12 Days of Christmas: By the Numbers


It cannot be overstated how much we at Abraham Thinkin’ love Christmas. Truly, any superlative to describe a person’s enthusiasm is applicable to our Christmas Spirit, and it probably still falls short of effectively capturing the level of our Holiday Cheer. As we all know by now, the best way to spread Christmas Cheer is to sing loud for all to hear. Fortunately for you all, we cannot sing Christmas Carols to you through the computer, so instead, we are going to do what we think is the next best thing. Every day between now and Christmas Day, we will post something related to Christmas, including Christmas Traditions, Stories of Christmas Lore; some of Abe’s Christmas Faves, and much much more.

To the Western world, Christmas would not be complete without giving. Whether you are into giving, receiving, or both, the tradition of Christmas shopping has become and essential – and sometimes stressful – ritual. This is the time of year when that elective-spending part of your budget balloons as you purchase gifts for friends and family. So how much does the world spend on Christmas, and how much does it change the economy? We try to answer these questions on this, the Tenth Day of Christmas.

The Christmas Economy

When you take time to think about it, the amount of economic activity that can be related to Christmas could be staggering: auto, air, and rail transportation for Christmas travel; food, beverage, and catering services for holiday parties; television, radio, and internet advertising revenue from special programs; and of course, gifts that come from every major economic sector there is. Unfortunately, we will never have a solid of idea of just how much of this is related to the holidays, simply because there will never be a December without holiday-related spending that we could compare it to. That being said, there are still plenty of studies that have tried to put a number on the seasonal trends that emerge from the economy of Christmas.

In November, the American Research Group published a study detailing planned Christmas spending among American adults. Here are a couple of the results:

  • The average planned spending on all Christmas related activities was an average of $854, an increase of over 30% from 2011.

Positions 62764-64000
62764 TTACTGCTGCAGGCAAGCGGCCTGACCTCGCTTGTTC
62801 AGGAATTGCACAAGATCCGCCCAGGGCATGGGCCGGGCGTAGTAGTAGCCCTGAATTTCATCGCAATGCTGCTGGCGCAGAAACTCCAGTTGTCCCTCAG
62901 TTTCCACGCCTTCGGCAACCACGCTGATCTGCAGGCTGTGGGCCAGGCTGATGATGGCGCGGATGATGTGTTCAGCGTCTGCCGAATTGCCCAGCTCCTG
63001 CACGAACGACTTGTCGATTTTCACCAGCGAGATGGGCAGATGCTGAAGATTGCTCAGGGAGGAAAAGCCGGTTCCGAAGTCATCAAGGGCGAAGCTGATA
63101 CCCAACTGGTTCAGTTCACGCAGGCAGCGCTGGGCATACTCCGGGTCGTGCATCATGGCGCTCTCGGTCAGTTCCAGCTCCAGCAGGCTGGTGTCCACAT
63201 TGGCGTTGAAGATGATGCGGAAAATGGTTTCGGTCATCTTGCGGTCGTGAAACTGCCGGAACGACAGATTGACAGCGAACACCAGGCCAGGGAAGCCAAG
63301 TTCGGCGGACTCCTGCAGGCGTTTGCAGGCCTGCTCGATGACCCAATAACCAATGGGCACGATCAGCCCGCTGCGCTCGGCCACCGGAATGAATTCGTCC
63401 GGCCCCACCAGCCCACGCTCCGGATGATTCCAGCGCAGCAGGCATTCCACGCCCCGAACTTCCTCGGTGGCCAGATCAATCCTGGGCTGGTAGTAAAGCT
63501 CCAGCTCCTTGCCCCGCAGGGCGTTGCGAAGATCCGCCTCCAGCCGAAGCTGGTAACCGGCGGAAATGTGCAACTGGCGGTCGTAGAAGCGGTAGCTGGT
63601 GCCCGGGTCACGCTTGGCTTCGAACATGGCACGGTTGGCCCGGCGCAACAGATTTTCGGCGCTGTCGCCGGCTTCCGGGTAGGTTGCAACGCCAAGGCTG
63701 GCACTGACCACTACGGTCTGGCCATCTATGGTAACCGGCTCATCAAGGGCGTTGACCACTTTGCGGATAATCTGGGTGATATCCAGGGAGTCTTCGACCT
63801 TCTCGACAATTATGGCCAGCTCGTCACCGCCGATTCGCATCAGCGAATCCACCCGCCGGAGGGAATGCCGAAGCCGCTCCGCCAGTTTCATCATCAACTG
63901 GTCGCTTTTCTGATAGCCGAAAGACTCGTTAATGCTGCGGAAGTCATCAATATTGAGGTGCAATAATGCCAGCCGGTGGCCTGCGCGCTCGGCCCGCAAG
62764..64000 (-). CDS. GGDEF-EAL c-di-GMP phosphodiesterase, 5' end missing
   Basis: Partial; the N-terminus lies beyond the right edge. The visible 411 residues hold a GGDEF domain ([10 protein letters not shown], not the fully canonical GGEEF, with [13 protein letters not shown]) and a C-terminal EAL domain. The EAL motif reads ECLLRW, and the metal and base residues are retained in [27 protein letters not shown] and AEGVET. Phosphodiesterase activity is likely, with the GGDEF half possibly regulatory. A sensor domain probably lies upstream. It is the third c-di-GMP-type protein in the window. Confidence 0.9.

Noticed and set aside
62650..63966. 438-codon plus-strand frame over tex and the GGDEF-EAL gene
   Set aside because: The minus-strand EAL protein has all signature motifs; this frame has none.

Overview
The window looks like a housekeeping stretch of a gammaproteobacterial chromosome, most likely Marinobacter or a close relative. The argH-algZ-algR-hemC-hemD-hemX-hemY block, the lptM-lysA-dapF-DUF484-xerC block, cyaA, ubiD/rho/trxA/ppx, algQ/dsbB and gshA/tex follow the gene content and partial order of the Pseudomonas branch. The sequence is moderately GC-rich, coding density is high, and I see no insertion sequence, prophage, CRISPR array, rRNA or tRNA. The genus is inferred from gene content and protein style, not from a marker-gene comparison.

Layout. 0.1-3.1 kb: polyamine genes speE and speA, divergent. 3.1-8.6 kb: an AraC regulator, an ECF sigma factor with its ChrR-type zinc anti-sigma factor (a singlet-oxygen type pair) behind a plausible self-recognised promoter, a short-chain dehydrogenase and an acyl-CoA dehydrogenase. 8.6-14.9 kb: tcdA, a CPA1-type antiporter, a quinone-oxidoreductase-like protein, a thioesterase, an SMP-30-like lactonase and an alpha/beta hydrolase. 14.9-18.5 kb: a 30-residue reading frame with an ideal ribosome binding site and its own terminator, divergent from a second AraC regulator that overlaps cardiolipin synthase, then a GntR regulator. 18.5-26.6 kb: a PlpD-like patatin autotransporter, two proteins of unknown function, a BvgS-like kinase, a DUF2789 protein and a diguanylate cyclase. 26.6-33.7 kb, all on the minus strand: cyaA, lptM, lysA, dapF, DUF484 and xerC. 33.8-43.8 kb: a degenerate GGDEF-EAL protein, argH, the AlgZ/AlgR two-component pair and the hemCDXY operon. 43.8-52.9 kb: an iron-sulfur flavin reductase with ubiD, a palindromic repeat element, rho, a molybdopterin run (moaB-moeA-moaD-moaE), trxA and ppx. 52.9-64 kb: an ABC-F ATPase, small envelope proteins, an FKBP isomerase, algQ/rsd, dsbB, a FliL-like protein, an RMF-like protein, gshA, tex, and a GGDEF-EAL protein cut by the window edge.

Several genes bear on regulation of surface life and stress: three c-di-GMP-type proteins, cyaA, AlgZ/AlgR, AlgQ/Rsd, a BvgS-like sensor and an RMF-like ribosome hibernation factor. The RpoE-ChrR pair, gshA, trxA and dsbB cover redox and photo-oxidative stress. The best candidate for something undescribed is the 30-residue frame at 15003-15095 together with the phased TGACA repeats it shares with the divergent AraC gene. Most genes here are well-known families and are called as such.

• Around 45% of participants said they planned on shopping on the internet, the largest percentage in the 10 years that the ARG has conducted the study.
  • Of those who would shop on the internet, average planned spending was $1,245, almost twice as much as in 2011.
  • Over 50% of participants said that they would wait for a sale on a product rather than pay full price; however, those participants also planned on having a budget about half the size of those who would pay full price.

Where Does the Money Go?

To answer these questions, I found a couple of great infographics courtesy of Trendhunter.com:

The Christmas Price Index

Lastly, I’d like to share a pretty clever economic indicator named the Christmas Price Index – basically, it is how much it would cost to buy all of the things mentioned in the song “The Twelve Days of Christmas”. For a refresher, here is the song:

On the twelfth day of Christmas, my true love gave to me…
12 Drummers Drumming
11 Pipers Piping
10 Lords-a-Leaping
9 Ladies Dancing
8 Maids-a-Milking
7 Swans-a-Swimming
6 Geese-a-Laying
5 Gold Rings
4 Colly Birds
3 French Hens
2 Turtle Doves
And a Partridge in a Pear Tree.

Anyways, as you can see, Christmas has become increasingly more expensive over the years, even when adjusted for inflation.

Spend wisely! Where did the majority of your Christmas budget go this year? Let us know below.

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One thought on “12 Days of Christmas: By the Numbers

  1. Pingback: Because it’s Christmas – The Tenth Holiday Mental Moment | Running Naked With Scissors

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